Christopher "Woody" Parker
Patti McGill Peterson Center for International and Intercultural Studies
Comparing the Cost of Health Care in the UK and US: An Examination of Urban and Rural Spaces
After receiving grant funding from the Giltz Award, the Sociology Department, the European Studies Department, the Office of Rance Davis, and the Academic Dean's Office, I arranged interviews in January with health care policy makers, government officials, urgent care providers, and urgent care managers in London, England and Leominster, England. Then, in February, I interviewed professionals who occupied similar profiles in New York City and Potsdam, New York.
The goal of the funding was to provide rough data that would supplement research to be completed in Spring 2009 for my Sociology and European Studies Senior Year Experience (SYE): Comparing the Cost of Health Care in the UK and US: An Examination of Urban and Rural Spaces. Without this funding, the project would not be as powerful or enlightening.
The interviews were conducted in a face-to-face setting, where a series of open-ended questions were asked to the respondent. His or her answers were then categorized: Historical Lens/Context from which Welfare State was born, Healthcare: Social Institution, The Business of Healthcare, The Politics of Healthcare, Comparison of US/UK and/or European Healthcare Systems.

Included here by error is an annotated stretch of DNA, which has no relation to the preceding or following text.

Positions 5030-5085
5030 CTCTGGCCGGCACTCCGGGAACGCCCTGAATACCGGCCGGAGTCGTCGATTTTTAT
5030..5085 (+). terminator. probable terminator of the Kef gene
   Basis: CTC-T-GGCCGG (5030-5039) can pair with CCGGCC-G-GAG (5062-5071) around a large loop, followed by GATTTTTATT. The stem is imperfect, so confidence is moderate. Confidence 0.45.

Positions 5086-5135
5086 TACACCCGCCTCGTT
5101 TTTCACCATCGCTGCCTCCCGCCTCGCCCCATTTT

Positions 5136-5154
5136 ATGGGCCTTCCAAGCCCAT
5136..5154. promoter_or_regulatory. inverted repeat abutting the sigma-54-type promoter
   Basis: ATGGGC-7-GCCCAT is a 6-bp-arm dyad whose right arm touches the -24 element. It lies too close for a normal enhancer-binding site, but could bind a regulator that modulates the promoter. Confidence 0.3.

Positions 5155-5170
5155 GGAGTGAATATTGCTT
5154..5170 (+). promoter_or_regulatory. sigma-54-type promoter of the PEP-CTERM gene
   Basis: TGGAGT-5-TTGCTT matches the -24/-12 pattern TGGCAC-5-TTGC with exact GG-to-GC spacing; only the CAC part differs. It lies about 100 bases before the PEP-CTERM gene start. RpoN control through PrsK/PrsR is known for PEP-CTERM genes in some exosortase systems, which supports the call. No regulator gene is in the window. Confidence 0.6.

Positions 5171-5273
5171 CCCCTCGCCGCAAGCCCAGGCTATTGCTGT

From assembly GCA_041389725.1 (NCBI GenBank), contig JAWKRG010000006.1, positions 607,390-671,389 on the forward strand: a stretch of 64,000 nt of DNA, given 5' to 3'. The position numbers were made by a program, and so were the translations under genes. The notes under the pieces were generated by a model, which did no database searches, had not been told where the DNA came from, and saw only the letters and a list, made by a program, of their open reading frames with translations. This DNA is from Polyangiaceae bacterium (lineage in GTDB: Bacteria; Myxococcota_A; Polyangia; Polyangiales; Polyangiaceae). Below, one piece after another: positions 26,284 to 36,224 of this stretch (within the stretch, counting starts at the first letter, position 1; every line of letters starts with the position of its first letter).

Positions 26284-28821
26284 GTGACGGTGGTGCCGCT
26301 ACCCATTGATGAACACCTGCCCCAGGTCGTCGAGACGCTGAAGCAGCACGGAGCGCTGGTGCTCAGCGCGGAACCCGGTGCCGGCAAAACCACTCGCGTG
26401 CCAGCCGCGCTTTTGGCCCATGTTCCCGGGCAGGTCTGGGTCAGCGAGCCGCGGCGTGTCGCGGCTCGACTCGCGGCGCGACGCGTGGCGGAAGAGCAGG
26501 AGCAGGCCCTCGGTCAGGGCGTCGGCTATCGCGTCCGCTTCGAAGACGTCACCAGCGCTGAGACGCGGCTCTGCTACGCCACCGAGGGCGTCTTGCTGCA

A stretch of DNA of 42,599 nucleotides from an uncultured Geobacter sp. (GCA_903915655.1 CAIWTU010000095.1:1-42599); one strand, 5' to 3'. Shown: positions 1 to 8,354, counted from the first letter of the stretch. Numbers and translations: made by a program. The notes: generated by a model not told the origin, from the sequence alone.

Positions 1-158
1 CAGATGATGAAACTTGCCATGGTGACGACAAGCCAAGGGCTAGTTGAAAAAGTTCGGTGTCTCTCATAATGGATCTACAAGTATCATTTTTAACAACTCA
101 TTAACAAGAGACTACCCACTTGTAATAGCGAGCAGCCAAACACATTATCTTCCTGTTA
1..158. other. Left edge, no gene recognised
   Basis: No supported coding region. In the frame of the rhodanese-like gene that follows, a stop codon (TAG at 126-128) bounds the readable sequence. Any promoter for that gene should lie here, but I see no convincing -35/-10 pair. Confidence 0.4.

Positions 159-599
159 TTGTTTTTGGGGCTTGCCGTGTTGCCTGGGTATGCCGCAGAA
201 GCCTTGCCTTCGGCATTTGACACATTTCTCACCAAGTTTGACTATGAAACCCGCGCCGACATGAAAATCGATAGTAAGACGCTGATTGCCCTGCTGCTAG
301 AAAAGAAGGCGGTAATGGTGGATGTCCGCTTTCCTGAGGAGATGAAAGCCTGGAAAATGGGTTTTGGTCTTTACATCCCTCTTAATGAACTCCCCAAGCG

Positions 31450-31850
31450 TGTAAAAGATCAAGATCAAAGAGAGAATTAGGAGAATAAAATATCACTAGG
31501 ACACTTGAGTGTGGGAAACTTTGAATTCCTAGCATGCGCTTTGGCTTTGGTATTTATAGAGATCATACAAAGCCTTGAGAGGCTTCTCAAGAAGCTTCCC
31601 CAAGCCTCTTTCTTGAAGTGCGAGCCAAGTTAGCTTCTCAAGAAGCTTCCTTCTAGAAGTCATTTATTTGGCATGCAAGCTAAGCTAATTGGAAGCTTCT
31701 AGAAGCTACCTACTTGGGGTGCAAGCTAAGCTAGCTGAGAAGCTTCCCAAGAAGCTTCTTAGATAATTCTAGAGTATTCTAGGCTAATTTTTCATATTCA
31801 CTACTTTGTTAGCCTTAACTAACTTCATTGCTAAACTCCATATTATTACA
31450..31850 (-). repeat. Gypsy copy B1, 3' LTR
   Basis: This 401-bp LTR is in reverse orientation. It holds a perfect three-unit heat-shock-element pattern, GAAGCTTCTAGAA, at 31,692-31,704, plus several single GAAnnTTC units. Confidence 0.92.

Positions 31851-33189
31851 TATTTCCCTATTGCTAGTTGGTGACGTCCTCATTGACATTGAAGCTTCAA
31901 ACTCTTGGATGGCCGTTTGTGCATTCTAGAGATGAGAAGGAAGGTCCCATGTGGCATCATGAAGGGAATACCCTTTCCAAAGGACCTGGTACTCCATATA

Some of the most interesting questions were seemingly simple; however, due to the nature of the interview setting-that is, open-ended and thus inviting of conversation-the questions yielded long and complicated answers. Some such questions were: "Is health care a right?" "Do you make money by selling your services?" "What is your perception of the US or UK urgent care system?" "Does preventative/primary care medicine work?"
This project has special meaning to me. Not only did I spend Spring '08 in studying in London, but while there I had the opportunity to ride a shift with the London Ambulance Service. I have been very active in the Canton Volunteer Fire Department and Rescue Squad as a FF/AEMT-CC. To see the differences in the pre-hospital system first-hand made me curious as to which system is more cost- and approach-efficient. I hope my findings will be powerful, useful, and I hope to adopt the most effective system's approach when providing care as an EMT (and hopefully as a Doctor, someday!).